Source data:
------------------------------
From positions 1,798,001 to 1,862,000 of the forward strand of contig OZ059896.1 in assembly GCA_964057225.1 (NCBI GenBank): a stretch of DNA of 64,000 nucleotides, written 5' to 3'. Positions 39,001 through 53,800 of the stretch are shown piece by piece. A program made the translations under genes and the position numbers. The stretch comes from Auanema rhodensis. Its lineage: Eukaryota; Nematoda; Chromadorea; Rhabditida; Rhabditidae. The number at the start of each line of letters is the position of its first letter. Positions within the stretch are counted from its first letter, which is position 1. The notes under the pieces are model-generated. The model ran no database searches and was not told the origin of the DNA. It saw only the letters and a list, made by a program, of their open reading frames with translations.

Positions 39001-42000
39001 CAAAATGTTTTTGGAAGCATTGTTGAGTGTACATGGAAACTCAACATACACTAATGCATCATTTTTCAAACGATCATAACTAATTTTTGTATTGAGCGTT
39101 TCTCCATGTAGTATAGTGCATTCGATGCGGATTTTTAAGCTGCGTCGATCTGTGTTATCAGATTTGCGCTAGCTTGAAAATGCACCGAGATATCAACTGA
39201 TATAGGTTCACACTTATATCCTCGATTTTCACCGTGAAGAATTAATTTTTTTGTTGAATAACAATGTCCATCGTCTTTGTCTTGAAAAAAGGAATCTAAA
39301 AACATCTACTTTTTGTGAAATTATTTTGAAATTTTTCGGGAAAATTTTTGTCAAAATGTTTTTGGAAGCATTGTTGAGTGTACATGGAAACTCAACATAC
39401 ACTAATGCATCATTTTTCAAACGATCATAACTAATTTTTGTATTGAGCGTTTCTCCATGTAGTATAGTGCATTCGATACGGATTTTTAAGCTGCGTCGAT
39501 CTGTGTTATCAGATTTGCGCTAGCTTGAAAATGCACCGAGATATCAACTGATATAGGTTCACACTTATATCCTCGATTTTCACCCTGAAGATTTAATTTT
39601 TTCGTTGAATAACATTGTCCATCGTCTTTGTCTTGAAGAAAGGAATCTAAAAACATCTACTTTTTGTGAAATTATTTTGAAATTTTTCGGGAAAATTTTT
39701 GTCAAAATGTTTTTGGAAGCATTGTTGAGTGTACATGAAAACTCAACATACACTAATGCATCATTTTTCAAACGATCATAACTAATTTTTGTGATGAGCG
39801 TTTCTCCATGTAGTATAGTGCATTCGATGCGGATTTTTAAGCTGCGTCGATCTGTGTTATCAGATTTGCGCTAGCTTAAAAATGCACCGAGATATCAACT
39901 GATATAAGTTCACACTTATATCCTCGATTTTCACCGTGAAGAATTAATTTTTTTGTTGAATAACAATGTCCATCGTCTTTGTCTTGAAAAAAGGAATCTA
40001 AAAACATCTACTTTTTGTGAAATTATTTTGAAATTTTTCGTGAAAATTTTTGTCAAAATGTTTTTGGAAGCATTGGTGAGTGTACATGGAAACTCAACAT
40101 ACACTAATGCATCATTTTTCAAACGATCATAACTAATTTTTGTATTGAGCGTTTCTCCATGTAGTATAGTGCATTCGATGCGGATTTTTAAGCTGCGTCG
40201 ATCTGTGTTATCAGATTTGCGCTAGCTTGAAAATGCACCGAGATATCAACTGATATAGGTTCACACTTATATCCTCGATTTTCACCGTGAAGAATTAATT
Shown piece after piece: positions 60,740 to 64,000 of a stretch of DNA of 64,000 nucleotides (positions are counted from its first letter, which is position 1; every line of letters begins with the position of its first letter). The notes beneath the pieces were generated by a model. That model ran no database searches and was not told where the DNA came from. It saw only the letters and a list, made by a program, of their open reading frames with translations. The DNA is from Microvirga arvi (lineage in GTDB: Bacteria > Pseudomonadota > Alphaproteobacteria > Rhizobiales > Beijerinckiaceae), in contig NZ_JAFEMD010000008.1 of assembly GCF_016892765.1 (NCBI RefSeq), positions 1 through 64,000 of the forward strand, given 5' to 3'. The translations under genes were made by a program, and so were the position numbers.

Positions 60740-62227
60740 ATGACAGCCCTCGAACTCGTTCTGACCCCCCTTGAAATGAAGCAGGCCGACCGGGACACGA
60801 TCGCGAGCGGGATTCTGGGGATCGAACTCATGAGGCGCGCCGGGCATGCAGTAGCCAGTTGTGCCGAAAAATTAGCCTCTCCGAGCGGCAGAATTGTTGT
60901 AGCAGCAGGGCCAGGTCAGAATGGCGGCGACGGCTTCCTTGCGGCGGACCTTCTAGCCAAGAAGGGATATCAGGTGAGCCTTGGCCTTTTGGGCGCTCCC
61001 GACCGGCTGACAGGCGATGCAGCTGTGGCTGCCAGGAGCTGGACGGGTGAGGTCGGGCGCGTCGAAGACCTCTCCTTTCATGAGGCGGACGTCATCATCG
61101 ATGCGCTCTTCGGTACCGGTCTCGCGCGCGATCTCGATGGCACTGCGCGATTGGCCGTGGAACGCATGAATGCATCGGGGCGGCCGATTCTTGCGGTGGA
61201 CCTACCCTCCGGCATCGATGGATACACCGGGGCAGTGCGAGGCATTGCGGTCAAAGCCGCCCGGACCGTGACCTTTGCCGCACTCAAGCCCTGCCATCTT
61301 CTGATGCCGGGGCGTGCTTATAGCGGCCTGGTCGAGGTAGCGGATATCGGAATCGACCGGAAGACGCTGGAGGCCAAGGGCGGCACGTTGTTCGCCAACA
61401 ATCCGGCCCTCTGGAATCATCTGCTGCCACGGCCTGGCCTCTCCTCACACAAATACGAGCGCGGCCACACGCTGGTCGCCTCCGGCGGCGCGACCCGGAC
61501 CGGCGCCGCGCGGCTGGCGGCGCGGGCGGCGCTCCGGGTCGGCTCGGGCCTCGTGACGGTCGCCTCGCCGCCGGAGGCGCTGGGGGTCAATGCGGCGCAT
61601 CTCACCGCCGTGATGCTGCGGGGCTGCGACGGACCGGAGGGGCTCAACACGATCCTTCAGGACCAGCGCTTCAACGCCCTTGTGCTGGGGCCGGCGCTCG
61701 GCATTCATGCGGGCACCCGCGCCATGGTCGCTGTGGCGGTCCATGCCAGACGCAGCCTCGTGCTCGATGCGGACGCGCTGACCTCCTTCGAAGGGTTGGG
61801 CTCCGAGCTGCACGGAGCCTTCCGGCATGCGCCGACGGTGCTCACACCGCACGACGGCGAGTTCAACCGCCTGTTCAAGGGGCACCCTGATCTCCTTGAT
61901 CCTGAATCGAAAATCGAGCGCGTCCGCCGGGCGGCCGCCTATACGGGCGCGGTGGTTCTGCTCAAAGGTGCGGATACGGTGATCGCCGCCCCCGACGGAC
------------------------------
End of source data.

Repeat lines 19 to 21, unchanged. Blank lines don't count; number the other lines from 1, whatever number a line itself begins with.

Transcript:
60801 TCGCGAGCGGGATTCTGGGGATCGAACTCATGAGGCGCGCCGGGCATGCAGTAGCCAGTTGTGCCGAAAAATTAGCCTCTCCGAGCGGCAGAATTGTTGT
60901 AGCAGCAGGGCCAGGTCAGAATGGCGGCGACGGCTTCCTTGCGGCGGACCTTCTAGCCAAGAAGGGATATCAGGTGAGCCTTGGCCTTTTGGGCGCTCCC
61001 GACCGGCTGACAGGCGATGCAGCTGTGGCTGCCAGGAGCTGGACGGGTGAGGTCGGGCGCGTCGAAGACCTCTCCTTTCATGAGGCGGACGTCATCATCG